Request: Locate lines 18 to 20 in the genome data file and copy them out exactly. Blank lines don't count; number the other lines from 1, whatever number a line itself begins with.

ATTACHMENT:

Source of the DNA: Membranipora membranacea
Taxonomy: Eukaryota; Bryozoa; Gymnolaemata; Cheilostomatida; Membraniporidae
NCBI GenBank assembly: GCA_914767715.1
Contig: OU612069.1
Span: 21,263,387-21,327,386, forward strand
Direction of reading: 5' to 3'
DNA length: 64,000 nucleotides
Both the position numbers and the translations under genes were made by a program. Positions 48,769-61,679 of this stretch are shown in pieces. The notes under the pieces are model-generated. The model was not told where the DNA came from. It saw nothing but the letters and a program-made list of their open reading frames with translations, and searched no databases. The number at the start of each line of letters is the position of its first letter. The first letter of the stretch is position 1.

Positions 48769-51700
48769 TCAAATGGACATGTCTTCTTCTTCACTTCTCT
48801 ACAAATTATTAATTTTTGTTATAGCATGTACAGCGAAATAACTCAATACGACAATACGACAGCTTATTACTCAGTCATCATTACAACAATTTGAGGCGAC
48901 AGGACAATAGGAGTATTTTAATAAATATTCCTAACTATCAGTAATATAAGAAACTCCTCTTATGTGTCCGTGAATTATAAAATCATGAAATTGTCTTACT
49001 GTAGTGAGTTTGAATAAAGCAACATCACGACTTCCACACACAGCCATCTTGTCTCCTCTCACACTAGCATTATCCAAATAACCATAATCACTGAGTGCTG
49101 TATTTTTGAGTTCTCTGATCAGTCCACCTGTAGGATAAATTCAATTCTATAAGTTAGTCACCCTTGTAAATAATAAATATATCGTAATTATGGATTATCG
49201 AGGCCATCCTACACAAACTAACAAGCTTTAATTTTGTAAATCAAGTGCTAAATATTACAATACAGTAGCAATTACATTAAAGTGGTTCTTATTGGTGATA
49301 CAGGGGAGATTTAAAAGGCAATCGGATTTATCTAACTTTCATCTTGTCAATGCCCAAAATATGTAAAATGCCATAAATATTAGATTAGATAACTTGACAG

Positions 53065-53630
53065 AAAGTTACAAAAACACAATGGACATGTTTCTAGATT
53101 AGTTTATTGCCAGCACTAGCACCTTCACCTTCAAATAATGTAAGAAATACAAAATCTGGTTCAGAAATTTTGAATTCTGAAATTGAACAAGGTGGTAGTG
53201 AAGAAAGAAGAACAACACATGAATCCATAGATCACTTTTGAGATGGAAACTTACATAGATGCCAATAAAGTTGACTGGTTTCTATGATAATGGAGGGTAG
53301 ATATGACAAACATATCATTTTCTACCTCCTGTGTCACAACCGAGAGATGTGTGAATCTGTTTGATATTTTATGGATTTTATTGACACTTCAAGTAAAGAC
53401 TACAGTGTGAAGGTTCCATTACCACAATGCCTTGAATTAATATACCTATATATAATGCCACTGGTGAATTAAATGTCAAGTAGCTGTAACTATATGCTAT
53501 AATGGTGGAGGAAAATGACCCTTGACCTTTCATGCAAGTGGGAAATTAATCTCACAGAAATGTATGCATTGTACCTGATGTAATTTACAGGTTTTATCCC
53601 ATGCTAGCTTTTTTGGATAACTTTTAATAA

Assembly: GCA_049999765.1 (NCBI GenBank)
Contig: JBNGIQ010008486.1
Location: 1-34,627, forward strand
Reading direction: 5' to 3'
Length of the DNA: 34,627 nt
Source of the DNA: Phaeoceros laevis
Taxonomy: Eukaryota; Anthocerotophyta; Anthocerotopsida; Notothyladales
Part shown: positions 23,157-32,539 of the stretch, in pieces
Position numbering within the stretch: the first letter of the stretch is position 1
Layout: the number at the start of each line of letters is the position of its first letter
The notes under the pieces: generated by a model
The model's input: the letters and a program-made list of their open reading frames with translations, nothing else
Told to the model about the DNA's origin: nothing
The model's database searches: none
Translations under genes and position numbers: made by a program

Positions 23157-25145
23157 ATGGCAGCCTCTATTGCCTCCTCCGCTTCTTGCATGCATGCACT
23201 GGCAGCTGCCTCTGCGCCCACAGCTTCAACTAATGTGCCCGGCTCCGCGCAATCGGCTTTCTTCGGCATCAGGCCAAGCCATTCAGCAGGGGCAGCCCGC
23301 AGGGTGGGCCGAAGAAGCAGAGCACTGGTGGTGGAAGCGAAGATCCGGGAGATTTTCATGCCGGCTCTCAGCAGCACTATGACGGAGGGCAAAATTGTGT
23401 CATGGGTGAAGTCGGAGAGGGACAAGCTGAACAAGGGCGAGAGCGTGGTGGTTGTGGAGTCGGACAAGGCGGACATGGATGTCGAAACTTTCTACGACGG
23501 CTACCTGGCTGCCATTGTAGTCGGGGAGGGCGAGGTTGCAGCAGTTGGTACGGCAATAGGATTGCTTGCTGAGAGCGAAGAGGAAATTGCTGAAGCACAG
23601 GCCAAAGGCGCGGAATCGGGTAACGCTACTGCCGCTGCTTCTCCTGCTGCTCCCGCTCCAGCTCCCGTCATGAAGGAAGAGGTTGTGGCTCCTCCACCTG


53065 AAAGTTACAAAAACACAATGGACATGTTTCTAGATT
53101 AGTTTATTGCCAGCACTAGCACCTTCACCTTCAAATAATGTAAGAAATACAAAATCTGGTTCAGAAATTTTGAATTCTGAAATTGAACAAGGTGGTAGTG
53201 AAGAAAGAAGAACAACACATGAATCCATAGATCACTTTTGAGATGGAAACTTACATAGATGCCAATAAAGTTGACTGGTTTCTATGATAATGGAGGGTAG